Shortcuts Tips: Share Feedback for Relay FM Family Podcasts
You’re listening to your favorite podcast when inspiration strikes: the perfect question. It’s concise, considered, and, without immediate action, going to climb right out of your mind. You need to get this feedback to the podcast hosts, stat. But, oh dear, you can’t recall the right hashtag to attach to make sure that it’s seen. What to do?
Of course! You whip out your newest favorite shortcut! With just a few taps, you’ve typed out your 1st place winner of a question and posted it to Twitter (or the preferred Discord channel), complete with the correct hashtag (or Discord command) to make sure it’s captured for the next episode.
I’ve had this shortcut lined up for a long time. I’d been waiting to share it here on HeyDingus until Discord supported proper Shortcuts actions, or at least a URL scheme that would let me post directly to the right channel. But alas, no such public functionality has been introduced that I can find. So instead of waiting for something that may never happen, I decided it was time for the shortcut to be available to anyone who wanted to use it, despite existing limitations. Some 68 people have downloaded this shortcut from its soft launch on RoutineHub, so I knew there had to be more Relay FM listeners who might like it, too.
I tend to launch ‘Podcast Feedback’ from a menu of podcast-related shortcuts in my Today View. Unfortunately, its use of ‘Dictionary’ actions seems to make it run inconsistently from Siri. On the plus side, it is compatible with the Mac.
How It’s Made
I’ve broken the shortcut up into sections for following along, but you can also see it as one long screenshot here.
1️⃣ This shortcut uses setup steps, which ask the user if they tend to use the Relay FM Members Discord. This ‘Text’ action is where their answer is stored and can be changed later. The answer gets pulled into a dictionary action for use later in the shortcut. I figured a ‘Text’ action would be more accessible than having the user fiddle with a dictionary, which is why the ‘Text’ result is used solely for that variable.
2️⃣ A second ‘Dictionary’ action is used to store all of the necessary syntaxes for each podcasts’ hashtag, Discord command, and show art tag. These key values were pulled directly from the
#follow-up channel in Discord and will be updated as the active podcasts change over time.
I’ve been trying to incorporate ‘Dictionary’ and ‘Choose from List’ actions into more of my shortcuts as they can sometimes cut down on duplicate steps that a ‘Choose from Menu’ action would have you create. Of course, it doesn’t always work, but it’s ideal for this kind of shortcut where the chosen item needs multiple parameters.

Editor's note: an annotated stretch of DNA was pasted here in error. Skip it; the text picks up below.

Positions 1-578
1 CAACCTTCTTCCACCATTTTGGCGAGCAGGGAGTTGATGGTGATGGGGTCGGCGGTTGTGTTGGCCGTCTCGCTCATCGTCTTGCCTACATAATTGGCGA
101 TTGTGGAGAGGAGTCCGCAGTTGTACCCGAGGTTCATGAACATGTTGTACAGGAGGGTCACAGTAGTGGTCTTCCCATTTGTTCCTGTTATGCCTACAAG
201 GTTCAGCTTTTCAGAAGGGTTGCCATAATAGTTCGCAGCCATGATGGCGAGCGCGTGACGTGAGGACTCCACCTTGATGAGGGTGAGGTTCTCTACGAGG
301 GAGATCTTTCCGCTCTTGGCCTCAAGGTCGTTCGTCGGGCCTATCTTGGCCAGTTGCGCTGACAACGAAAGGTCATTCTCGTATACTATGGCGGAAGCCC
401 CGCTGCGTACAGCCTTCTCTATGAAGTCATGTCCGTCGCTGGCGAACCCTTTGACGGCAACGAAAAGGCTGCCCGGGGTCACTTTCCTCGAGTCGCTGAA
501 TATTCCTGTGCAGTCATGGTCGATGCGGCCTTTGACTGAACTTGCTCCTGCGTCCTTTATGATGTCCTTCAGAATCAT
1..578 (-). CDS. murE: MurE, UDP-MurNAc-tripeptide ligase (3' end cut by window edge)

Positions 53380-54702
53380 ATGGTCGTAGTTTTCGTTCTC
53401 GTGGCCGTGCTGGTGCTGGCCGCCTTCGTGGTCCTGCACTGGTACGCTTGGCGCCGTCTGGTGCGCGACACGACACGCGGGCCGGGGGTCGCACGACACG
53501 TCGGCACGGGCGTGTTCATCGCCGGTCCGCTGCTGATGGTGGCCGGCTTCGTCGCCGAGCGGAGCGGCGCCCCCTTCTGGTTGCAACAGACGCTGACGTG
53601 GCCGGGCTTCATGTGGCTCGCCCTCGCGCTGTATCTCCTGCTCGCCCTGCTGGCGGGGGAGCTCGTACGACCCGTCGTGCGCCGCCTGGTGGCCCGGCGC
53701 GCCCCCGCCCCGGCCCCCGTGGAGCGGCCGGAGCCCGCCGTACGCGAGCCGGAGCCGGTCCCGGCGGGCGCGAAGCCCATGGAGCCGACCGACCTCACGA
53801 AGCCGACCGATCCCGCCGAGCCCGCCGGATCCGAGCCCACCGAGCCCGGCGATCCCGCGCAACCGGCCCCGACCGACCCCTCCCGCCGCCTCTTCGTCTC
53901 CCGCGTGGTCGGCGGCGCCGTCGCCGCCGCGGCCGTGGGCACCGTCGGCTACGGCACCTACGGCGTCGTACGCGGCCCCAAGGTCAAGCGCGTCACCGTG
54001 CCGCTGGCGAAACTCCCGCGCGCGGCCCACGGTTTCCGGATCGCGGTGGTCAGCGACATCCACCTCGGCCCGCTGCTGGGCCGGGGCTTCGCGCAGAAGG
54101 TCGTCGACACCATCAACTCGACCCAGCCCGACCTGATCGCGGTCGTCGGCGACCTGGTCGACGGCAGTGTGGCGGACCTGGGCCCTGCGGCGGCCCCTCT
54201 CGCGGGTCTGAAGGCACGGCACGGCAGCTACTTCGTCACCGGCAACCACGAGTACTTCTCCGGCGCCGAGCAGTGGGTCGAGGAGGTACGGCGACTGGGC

3️⃣ Here’s the critical step, though it takes three actions. First, an ‘Ask for Input’ action has us type in the question or comment. Then, two ‘Text’ actions format it for Twitter (with a hashtag) or Discord (with the command and show art tag) by pulling in the proper syntax from the chosen dictionary key.
Although we didn’t specify it with a ‘Set Variable’ action, both ‘Text’ actions are used later on as named magic variables. I’ve annotated them in the screenshot to show which is for Twitter and Discord.
4️⃣ After formatting the text, we do a little logic evaluation using an ‘If’ action to determine how and where it should be shared. If the user is not a member of the Discord, it defaults to sending the question as a Tweet and doesn’t give any option to do otherwise. That logic is pulled directly from that first ‘Dictionary’ action, which was populated during setup. Since we don’t want any additional action to run after the tweet is sent, we stop running the shortcut following the ‘Tweet’ action.
5️⃣ Using nested ‘If’ actions, we next check to see if the chosen podcast is either of the two shows which do not have Discord commands. ATP and Analog(ue) take public feedback using Twitter only, so we don’t need to present the option of using Discord, even if the user is a member. Again, we simply post a tweet using the ‘Tweet Text’ magic variable from earlier.
Note that you need to check the ‘Name’ parameter of the chosen dictionary item. I spent an embarrassing amount of time attempting to make the ‘Key’ parameter work before trying something else. Am I the only one who finds Key vs. Name unintuitive?
6️⃣ Now, if the user is a member of the Discord they may still decide to share their feedback more publicly on Twitter. The ‘Choose from Menu’ action gives them the option to post it either way. Since Discord works equally well in the native iOS/iPadOS app as on the web, we present a second choice of which avenue to use.
7️⃣ Unfortunately, due to nonexistent Shortcuts actions and no public URL scheme to be found, the best we can do is open the
#follow-up channel in Safari. Or simply open the Discord app with the ‘Discord Text’ magic variable copied to the system clipboard and ready to paste.
If the user chooses to tweet the feedback instead, another ‘Tweet’ action does the trick.
I’m the kind of person who likes to make sure that when I’m asking something of another person — in this case, the podcast hosts — that it’s as convenient as possible for them. That means following the guidelines for submitting questions or feedback to a “T”. This shortcut has helped me format everything correctly without remembering all the syntax and without losing my train of thought. And, through building it, I learned a bit about how to use dictionaries and nested ‘If’ actions. So, I hope you find it as helpful as I have!